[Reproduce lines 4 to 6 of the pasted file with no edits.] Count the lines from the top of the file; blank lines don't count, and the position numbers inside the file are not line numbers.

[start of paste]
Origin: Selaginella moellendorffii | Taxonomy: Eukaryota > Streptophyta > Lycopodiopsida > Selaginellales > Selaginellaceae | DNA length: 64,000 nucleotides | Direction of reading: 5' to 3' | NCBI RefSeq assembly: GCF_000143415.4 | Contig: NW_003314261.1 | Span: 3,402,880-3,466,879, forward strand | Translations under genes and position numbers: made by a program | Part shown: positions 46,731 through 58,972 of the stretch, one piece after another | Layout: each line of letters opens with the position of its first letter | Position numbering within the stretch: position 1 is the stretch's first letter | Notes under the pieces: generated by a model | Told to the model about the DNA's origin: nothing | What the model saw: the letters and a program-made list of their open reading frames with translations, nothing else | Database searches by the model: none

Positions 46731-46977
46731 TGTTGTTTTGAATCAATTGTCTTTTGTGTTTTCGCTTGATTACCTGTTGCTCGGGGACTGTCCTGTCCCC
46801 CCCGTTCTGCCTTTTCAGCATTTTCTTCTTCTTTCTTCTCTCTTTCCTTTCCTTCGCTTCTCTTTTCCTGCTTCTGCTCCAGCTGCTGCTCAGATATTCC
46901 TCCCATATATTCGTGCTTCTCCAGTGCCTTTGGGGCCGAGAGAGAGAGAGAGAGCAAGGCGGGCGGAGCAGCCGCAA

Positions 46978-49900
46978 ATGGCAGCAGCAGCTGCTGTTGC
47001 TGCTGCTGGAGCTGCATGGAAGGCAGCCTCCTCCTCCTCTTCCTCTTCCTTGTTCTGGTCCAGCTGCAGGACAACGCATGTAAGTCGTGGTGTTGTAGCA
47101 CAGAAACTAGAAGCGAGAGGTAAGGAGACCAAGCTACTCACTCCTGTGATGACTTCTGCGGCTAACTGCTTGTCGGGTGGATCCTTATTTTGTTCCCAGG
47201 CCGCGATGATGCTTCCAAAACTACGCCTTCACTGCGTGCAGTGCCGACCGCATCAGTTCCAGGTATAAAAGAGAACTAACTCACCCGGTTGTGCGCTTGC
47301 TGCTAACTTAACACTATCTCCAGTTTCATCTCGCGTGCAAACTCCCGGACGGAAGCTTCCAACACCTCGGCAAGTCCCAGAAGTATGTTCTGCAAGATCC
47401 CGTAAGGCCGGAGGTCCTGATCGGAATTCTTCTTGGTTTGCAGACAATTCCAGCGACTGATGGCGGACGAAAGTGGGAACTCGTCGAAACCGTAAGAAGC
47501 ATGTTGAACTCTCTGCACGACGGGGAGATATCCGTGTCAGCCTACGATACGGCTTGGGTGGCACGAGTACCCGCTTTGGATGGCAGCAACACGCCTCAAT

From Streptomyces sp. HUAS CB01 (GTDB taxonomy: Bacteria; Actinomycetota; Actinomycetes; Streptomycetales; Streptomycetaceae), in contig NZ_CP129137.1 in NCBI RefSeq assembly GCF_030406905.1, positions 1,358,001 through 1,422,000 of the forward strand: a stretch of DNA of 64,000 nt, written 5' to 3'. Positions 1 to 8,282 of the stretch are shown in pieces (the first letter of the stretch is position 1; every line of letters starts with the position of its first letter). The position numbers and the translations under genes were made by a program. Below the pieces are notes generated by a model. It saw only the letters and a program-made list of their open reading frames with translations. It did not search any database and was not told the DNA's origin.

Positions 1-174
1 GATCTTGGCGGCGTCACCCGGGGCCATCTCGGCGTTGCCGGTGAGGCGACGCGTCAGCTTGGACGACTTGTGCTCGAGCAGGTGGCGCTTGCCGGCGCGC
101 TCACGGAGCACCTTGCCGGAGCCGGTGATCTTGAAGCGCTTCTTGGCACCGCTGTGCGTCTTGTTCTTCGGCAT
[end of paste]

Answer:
46801 CCCGTTCTGCCTTTTCAGCATTTTCTTCTTCTTTCTTCTCTCTTTCCTTTCCTTCGCTTCTCTTTTCCTGCTTCTGCTCCAGCTGCTGCTCAGATATTCC
46901 TCCCATATATTCGTGCTTCTCCAGTGCCTTTGGGGCCGAGAGAGAGAGAGAGAGCAAGGCGGGCGGAGCAGCCGCAA

Positions 46978-49900